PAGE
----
To set the mood for sleep, here are some helpful hints from the experts on how to primp your bedroom for slumber:

  • Draw the curtains to minimize light from street lamps streaming in.
  • Turn off all the lights in the bedroom.
  • Experiment with “blackout” curtains or roll-up shades if it’s still too light. You can even make these drapes yourself, but make sure you measure properly so they fit tight on all edges.
  • In a pinch, use a piece of stiff cardboard cut to fit the window. You can take the board down during the daytime.
  • Shut the windows to block out disruptive external noises.
  • Try having the radio on but tuned into soft music and turned down low. “Whatever you feel is helpful is okay as long as your bed partner can put up with it.” says Dr. Rachel Morehouse, Medical Director, Atlantic Sleep Centre, St. John Regional Hospital, St. John, New Brunswick. ”It all depends on what you’re used to and what you find relaxing.”
  • Experiment with background “white noise” which some people find helpful in calming the mind. The brain tends to pay attention more to intermittent sounds, rather than continuous or rhythmic sounds. A fan or air conditioner can mask some of these intermittent sounds, allowing the brain to be less likely to be alerted by them, says Dr. Maureen Ceresney, a Sleep Specialist at the University of British Columbia, Vancouver.
  • Paint the walls a calming tone. Some people find that shades of pastel blue or sea blue are most serene.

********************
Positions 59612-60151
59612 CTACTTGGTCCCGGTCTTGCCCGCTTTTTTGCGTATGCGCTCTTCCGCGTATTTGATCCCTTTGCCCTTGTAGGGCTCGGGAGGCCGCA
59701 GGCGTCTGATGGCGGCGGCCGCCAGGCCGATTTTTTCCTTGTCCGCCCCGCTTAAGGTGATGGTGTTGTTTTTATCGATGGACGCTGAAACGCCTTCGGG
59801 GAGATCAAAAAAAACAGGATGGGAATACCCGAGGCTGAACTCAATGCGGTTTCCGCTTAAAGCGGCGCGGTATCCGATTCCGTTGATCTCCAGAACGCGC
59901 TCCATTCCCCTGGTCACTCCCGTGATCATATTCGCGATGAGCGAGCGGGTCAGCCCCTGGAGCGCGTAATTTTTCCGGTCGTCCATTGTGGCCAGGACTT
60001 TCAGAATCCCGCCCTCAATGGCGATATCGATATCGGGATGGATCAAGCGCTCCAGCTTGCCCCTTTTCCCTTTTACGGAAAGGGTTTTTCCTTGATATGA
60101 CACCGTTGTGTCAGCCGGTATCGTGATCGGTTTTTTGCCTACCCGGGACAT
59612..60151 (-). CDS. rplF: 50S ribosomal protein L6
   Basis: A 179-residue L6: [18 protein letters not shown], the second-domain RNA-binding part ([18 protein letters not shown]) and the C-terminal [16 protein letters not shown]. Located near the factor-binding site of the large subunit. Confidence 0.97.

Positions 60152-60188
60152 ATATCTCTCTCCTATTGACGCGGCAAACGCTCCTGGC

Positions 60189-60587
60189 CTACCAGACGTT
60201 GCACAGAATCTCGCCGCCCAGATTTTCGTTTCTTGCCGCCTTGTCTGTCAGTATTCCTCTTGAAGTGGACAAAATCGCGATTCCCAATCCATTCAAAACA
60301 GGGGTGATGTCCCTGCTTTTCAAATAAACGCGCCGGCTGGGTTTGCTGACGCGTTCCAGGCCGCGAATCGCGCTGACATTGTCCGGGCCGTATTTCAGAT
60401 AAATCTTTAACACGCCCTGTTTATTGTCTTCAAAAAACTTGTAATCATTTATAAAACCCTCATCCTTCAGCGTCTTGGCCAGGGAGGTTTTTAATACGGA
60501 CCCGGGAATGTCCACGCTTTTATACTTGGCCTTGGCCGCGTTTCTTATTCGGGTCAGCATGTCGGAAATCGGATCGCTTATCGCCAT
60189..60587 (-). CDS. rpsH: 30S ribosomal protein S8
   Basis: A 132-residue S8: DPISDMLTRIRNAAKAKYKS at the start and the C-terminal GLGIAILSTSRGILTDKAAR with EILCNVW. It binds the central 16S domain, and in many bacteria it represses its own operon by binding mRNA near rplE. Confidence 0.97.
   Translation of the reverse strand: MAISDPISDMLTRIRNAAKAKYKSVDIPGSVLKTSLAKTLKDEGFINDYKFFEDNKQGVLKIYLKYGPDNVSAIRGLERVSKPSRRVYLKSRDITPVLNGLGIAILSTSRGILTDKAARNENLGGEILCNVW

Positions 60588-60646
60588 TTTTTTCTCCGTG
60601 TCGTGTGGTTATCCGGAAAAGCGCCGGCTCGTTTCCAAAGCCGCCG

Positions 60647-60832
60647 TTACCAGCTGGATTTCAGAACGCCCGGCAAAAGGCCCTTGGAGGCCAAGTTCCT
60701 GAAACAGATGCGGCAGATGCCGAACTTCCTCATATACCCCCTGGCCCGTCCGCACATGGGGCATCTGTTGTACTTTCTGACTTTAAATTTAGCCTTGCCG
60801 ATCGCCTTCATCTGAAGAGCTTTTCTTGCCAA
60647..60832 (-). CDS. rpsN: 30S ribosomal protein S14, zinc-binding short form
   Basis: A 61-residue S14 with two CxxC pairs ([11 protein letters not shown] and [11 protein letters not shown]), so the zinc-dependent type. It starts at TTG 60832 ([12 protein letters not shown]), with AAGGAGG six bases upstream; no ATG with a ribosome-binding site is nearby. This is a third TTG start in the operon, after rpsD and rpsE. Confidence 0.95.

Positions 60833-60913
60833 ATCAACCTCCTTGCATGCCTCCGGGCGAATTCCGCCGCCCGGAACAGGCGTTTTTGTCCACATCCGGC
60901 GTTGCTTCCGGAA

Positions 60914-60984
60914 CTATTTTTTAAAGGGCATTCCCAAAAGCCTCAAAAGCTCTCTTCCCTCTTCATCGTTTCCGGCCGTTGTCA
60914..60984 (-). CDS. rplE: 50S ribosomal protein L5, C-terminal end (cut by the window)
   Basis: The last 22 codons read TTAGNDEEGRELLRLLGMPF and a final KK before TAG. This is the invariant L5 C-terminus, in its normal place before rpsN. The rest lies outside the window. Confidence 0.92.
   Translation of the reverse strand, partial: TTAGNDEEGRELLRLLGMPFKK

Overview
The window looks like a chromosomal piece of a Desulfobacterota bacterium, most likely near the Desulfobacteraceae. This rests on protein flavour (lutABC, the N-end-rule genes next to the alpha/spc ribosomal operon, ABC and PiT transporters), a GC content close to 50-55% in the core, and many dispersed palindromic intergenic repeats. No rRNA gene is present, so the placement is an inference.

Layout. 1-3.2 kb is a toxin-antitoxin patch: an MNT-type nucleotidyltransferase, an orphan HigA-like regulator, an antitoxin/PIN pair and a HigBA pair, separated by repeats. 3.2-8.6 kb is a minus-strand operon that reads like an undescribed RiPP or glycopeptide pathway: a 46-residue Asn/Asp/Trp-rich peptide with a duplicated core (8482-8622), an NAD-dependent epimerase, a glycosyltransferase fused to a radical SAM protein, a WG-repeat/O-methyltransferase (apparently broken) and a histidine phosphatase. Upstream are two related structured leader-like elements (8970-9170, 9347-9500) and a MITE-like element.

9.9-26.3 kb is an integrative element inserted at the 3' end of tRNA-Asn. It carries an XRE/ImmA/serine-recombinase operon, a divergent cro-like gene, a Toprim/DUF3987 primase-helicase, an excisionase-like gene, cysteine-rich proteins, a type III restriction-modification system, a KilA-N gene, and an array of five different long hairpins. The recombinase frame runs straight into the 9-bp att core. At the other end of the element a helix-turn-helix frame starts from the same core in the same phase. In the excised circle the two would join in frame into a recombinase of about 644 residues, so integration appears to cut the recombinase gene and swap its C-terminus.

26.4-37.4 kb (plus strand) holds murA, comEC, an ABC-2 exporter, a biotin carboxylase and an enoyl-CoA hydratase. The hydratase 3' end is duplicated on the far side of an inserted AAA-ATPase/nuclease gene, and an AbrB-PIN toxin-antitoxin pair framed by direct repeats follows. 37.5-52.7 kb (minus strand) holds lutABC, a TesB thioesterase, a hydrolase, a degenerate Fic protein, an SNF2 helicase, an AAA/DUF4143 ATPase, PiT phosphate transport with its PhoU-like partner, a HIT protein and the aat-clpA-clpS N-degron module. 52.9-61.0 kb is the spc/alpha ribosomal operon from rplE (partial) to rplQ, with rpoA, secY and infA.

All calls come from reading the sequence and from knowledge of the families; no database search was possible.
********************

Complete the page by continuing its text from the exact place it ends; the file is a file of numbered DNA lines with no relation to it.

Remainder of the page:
• Test various calming scents in the form of a sachet under your pillow, a spray on mist on your wrists, essential oil, candle or even a mild incense stick. Some people find that a waft of lavender, jasmine, rose, chamomile and/or sandalwood puts them in the mood for dreaming.
  • Invest in a good quality mattress – one that offers proper support and that won’t cause back problems. Dr. Atul Khullar, a psychiatrist, and Medical Director, Northern Alberta Sleep Clinic (MedSleep Edmonton), suggests spending time in a mattress store testing out various makes and models to find the one that best suits your sleeping needs. Some people are more comfortable with an extra firm mattress while others prefer a more flexible version. For couples with different tastes, there are now “memory foam” mattresses with a different level of firmness on each side. There are also air mattresses and waterbeds with various degrees of fiber filling that allow each partner to create their own level of comfort.
  • Make sure that your pillows are comfortable so you don’t wake up with a stiff, achy neck. If necessary, speak to a distributor of medical assistance products about a pillow that doesn’t put stress on your spine.
  • Check that your duvet or blankets aren’t too heavy, which could constrict your sleep.
  • Get checked for allergies if your sleep is being disrupted due to sneezing, runny eyes, congestion, or a drippy nose. You might be allergic to the feathers in your down duvet or pillows.
  • Ensure the room temperature is neither too hot nor too cold. This, too, is a personal preference and you might have to negotiate with your partner to come up with a compromise.
  • Restrict your bedroom activity to sleep and sex (no reading, no working).
  • Avoid checking the clock during the night. It might help if you turn the clock so it faces the wall, suggests Dr. Diane Boivin, Director, Centre for Study and Treatment of Circadian Rhythms, Douglas Institute, and Professor, Department of Medicine, McGill University, Montreal. Dr.Boivin is author of a book on sleep called “Le Sommeil et vous: Mieux dormir, mieux vivre” (Sleep and You: Sleep Better, Live Better), an English translation of which should be available soon.
  • Fill your bedroom with items you find peaceful and relaxing. Some people find that hanging certain pieces of artwork on the walls helps put them in the mood for slumber.
  • Keep all the usual distractions (cell phones, computers, TVs etc.) out of the bedroom, says Ceresney.

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